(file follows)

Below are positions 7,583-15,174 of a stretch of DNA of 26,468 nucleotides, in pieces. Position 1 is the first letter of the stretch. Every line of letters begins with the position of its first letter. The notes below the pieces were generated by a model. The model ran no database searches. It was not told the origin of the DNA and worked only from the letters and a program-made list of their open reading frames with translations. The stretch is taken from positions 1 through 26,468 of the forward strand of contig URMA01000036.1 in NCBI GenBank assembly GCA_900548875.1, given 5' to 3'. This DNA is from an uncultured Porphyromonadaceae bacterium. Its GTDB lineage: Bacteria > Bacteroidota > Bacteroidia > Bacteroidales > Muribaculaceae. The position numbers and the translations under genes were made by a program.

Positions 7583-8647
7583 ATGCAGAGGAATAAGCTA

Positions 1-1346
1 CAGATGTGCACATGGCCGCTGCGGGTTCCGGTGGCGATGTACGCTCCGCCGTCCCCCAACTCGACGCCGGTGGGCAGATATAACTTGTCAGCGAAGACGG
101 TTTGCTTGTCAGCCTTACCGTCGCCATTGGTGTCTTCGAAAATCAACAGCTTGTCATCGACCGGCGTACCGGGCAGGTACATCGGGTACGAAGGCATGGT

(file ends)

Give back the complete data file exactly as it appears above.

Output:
Below are positions 7,583-15,174 of a stretch of DNA of 26,468 nucleotides, in pieces. Position 1 is the first letter of the stretch. Every line of letters begins with the position of its first letter. The notes below the pieces were generated by a model. The model ran no database searches. It was not told the origin of the DNA and worked only from the letters and a program-made list of their open reading frames with translations. The stretch is taken from positions 1 through 26,468 of the forward strand of contig URMA01000036.1 in NCBI GenBank assembly GCA_900548875.1, given 5' to 3'. This DNA is from an uncultured Porphyromonadaceae bacterium. Its GTDB lineage: Bacteria > Bacteroidota > Bacteroidia > Bacteroidales > Muribaculaceae. The position numbers and the translations under genes were made by a program.

Positions 7583-8647
7583 ATGCAGAGGAATAAGCTA

Positions 1-1346
1 CAGATGTGCACATGGCCGCTGCGGGTTCCGGTGGCGATGTACGCTCCGCCGTCCCCCAACTCGACGCCGGTGGGCAGATATAACTTGTCAGCGAAGACGG
101 TTTGCTTGTCAGCCTTACCGTCGCCATTGGTGTCTTCGAAAATCAACAGCTTGTCATCGACCGGCGTACCGGGCAGGTACATCGGGTACGAAGGCATGGT